PRINCIPAL FUNCTIONS OF LAW
Why do we need law, and what does it do for society? More specifically, what functions does law perform? As with the definition of law, there is no agreement among scholars of law and society on the precise functions, nor is there consensus on their relative weight and importance. A variety of functions are highlighted in the literature depending on the conditions under which law operates at a particular time and place. The recurrent focal themes include social control, dispute settlement, and social change. We shall now consider them briefly. These functions of the law will be examined in detail in the chapters dealing with social control, conflict resolution, and social change.
In a small, traditional, and homogeneous society, behavioral conformity is ensured by the fact that socializing experiences are very much the same for all members. Social norms tend to be consistent with each other, there is consensus about them, and they are strongly supported by tradition. Social control in such a society is primarily dependent upon self-sanctioning. Even on those occasions when external sanctions are required, they seldom involve formal punishment. Deviants are mostly subjected to informal mechanisms of social control, such as gossip, ridicule, or humiliation. Although they exist, banishment, or forms of corporal punishment are rare in modern societies (Gram, 2006).
Even in a complex, heterogeneous society like the United States, social control rests largely on the internalization of shared norms. Most individuals behave in socially acceptable ways, and as in simpler societies, fear of disapproval from family, friends, and neighbors is usually adequate to keep potential deviants in check (Matza, 2010). Nevertheless, the great diversity of the population; the absence of similar values, attitudes, and standards of conduct; and the competitive struggles between groups with different interests all necessitate formal mechanisms of social control. Formal social control is characterized by “(1) explicit rules of conduct, (2) planned use of sanctions to support the rules, and (3) designated officials to interpret and enforce the rules, and often to make them” (Davis, 1962:43).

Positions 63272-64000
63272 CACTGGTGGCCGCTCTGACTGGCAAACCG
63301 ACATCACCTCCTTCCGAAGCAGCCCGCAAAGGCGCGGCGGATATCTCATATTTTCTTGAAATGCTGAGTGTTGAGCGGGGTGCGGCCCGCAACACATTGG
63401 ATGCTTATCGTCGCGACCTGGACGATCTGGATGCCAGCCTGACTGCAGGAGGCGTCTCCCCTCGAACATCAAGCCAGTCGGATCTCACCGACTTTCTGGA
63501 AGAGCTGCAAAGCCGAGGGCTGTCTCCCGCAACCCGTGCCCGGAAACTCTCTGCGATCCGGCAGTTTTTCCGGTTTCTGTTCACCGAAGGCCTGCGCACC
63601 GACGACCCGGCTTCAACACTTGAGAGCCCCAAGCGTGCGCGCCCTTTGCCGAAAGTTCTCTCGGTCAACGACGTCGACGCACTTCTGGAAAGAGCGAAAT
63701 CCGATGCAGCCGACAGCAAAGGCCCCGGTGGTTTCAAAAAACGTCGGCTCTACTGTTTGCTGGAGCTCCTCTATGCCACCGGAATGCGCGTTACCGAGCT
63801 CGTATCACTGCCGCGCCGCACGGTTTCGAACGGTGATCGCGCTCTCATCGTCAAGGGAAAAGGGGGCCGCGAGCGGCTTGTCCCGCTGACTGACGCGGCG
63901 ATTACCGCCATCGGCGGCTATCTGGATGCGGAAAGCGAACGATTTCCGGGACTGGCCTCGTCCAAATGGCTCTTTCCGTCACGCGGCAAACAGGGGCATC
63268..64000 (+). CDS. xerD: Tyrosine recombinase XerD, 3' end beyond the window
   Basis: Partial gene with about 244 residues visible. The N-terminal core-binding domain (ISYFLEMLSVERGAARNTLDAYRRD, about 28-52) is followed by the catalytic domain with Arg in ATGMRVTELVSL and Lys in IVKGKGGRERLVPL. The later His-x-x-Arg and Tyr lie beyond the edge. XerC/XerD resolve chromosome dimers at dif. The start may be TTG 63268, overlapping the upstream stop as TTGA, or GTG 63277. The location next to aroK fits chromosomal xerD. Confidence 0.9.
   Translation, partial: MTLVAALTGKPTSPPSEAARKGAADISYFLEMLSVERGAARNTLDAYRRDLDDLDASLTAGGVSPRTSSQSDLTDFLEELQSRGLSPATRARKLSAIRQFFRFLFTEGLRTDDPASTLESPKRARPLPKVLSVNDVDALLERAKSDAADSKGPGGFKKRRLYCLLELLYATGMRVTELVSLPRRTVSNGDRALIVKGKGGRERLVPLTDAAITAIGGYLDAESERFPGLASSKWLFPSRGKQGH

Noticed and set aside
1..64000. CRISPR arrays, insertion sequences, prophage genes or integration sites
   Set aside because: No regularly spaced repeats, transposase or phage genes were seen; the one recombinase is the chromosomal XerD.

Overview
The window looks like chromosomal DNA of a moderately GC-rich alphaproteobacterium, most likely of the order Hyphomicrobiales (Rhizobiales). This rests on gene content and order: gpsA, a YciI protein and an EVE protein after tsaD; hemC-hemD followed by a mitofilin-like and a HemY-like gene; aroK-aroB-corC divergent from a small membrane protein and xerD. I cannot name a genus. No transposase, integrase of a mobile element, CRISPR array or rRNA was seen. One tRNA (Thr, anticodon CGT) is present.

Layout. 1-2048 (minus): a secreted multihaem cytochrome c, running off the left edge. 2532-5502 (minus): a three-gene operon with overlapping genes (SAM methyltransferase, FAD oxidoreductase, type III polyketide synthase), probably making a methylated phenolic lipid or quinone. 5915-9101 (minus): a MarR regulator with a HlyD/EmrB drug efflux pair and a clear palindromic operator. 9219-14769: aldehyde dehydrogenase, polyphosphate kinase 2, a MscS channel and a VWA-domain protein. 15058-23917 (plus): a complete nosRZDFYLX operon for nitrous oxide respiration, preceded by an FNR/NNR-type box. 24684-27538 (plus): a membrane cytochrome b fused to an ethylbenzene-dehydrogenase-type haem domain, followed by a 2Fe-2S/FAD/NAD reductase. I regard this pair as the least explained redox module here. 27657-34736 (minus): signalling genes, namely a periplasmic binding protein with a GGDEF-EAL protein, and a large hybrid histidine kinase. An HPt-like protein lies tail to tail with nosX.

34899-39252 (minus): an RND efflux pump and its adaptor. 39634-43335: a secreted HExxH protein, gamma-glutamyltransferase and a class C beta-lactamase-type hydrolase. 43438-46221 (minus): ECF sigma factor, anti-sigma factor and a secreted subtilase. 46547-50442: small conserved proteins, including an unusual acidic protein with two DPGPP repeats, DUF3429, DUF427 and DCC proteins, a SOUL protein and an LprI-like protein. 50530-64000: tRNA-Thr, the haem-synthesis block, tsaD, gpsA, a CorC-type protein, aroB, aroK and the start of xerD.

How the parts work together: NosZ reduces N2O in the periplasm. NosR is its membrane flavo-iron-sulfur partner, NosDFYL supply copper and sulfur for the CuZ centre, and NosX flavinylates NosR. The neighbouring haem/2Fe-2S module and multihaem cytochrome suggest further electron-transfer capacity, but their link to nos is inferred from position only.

Modern societies manifest many methods of social control, both formal and informal.
Law is considered the key form of formal social control as it specifies rules for behavior and also the sanctions for misbehavior (Friedman, 1977). Of course, as we shall see, law does not have a monopoly on formal mechanisms of social control. Other types of formal mechanisms (such as firing, promotion, demotion, relocation, compensation manipulation, and so forth) are found in industry, academe, government, business, and various private groups (Selznick, 1969).